ATLANTA — While you won't hear from Super Bowl Halftime headliner Maroon 5 in the usual pre-game press conference ahead of the Big Game, frontman Adam Levine is still speaking out about the controversy surrounding their upcoming performance in Atlanta. 

Entertainment Tonight interviewed the 39-year-old singer Thursday to ask him about the band's decision to perform in the Halftime show, despite the backlash.

"No one thought about it more than I did," he told ET's Kevin Frazier. "No one put more thought and love into this than I did. ... I spoke to many people, most importantly though, I silenced all the noise and listened to myself, and made my decision about how I felt." 

The announcement that Maroon 5 would headline the Super Bowl Halftime Show has been marred with bad press since it was first leaked last fall. 

The selection was widely met with contempt - from both socially-conscious fans who wanted them to turn down the gig over the NFL kneeling controversy to critics who were irate that the league passed up a chance to pick a performer who represents Atlanta's thriving music scene.

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It also didn't help that reports surfacing that artists kept turning down the opportunity to be featured on stage, either from being previously booked with other Super Bowl-related gigs or solidarity to Colin Kaepernick. Kaepernick is the the ex-NFL quarterback who claims he was blackballed by the league over his decision to kneel during the national anthem to protest police brutality in America.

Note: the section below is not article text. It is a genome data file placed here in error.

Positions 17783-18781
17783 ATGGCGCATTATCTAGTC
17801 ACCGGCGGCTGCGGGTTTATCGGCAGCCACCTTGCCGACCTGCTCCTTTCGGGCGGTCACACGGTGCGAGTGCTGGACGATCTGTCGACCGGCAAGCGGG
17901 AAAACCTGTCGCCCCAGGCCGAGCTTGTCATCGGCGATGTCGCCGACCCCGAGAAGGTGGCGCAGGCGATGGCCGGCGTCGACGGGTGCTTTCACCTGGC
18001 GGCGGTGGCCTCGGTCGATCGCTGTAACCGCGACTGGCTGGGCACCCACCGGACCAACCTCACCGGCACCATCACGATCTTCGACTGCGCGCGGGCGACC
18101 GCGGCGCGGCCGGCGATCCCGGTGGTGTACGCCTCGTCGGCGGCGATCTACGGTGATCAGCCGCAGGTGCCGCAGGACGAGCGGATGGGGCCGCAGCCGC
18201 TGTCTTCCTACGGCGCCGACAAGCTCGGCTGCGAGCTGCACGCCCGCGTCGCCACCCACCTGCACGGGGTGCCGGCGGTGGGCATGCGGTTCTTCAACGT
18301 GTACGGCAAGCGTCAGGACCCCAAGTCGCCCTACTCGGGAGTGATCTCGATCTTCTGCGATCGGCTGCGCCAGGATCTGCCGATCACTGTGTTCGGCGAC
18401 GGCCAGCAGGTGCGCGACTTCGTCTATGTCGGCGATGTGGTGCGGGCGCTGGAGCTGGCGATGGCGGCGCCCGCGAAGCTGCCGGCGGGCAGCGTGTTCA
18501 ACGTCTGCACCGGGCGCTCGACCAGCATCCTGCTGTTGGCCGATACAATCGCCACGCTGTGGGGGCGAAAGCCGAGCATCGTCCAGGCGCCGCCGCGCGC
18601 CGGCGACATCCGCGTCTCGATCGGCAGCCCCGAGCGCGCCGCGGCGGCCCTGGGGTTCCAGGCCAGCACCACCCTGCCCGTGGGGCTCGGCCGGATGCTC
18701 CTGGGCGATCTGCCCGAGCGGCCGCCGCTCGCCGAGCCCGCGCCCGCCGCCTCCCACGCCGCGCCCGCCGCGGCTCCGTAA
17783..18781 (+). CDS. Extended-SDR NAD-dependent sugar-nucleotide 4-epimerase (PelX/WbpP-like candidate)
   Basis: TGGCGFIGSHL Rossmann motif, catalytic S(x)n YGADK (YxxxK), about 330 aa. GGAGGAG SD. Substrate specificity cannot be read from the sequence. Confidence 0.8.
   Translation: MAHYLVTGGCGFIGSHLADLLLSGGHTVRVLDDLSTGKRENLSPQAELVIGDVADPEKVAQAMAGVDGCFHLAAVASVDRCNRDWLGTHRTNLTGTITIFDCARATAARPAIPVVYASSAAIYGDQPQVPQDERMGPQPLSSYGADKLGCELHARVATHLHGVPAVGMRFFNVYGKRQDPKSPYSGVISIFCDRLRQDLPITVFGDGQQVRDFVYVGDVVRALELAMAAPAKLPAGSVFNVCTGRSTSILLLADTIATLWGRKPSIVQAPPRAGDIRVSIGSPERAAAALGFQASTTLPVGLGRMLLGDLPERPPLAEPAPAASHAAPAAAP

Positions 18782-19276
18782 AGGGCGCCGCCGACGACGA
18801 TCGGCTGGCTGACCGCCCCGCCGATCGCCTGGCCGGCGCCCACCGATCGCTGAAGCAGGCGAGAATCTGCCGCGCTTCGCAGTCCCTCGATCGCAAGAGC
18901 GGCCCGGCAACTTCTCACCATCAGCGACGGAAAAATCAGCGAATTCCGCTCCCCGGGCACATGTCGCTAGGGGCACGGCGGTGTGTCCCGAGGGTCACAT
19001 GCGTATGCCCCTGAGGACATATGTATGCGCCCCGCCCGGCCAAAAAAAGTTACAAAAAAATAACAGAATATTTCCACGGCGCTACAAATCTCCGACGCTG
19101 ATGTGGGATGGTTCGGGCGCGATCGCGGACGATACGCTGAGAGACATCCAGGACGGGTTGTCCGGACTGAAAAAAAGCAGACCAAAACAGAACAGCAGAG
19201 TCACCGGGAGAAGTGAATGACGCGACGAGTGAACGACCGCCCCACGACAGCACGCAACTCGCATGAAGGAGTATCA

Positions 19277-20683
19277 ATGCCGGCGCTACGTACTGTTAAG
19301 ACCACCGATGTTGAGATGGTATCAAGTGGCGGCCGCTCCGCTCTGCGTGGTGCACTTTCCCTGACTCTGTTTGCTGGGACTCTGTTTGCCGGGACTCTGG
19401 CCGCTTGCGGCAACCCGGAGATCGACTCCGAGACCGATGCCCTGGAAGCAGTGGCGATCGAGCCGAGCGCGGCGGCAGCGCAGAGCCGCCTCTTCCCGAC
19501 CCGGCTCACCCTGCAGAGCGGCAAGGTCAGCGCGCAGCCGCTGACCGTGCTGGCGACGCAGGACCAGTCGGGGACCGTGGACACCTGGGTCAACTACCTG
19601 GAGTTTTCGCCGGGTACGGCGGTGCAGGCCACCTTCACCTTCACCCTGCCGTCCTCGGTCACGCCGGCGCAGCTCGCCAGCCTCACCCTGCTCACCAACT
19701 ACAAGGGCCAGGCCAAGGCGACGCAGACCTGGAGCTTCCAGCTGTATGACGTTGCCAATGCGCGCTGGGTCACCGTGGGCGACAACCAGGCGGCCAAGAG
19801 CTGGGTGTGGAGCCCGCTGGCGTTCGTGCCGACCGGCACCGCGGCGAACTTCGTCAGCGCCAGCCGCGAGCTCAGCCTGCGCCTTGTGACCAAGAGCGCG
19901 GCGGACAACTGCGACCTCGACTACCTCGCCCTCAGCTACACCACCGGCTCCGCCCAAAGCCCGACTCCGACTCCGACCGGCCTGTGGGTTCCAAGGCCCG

The band was ultimately able to get rappers Travis Scott and Big Boi, from iconic Atlanta duo Outkast, to sign on to the performance, though Scott reportedly stipulated it was only if a $500,000 donation was made to a social justice group. Maroon 5 also announced their own $500,000 donation to the Big Brothers Big Sisters of America organization.

Then, in the days leading up to the concert, the NFL suddenly announced it would be canceling the usual pre-game press conference with the Halftime act.

In the interview with ET, Levine acknowledged he took all the controversy into consideration when approaching the performance. 

"I think that to have not done that would have been deeply irresponsible," he said. Adding that for those who feel like their voices aren't being heard, "They will be [heard] -- that's all I want to say because I don't want to spoil anything."

Levine said he and the band were "beyond proud" of the finished project and are excited to share their set with fans. 

The Super Bowl and the Halftime Show both air Sunday, Feb. 3, live from Mercedes-Benz Stadium in Atlanta. 

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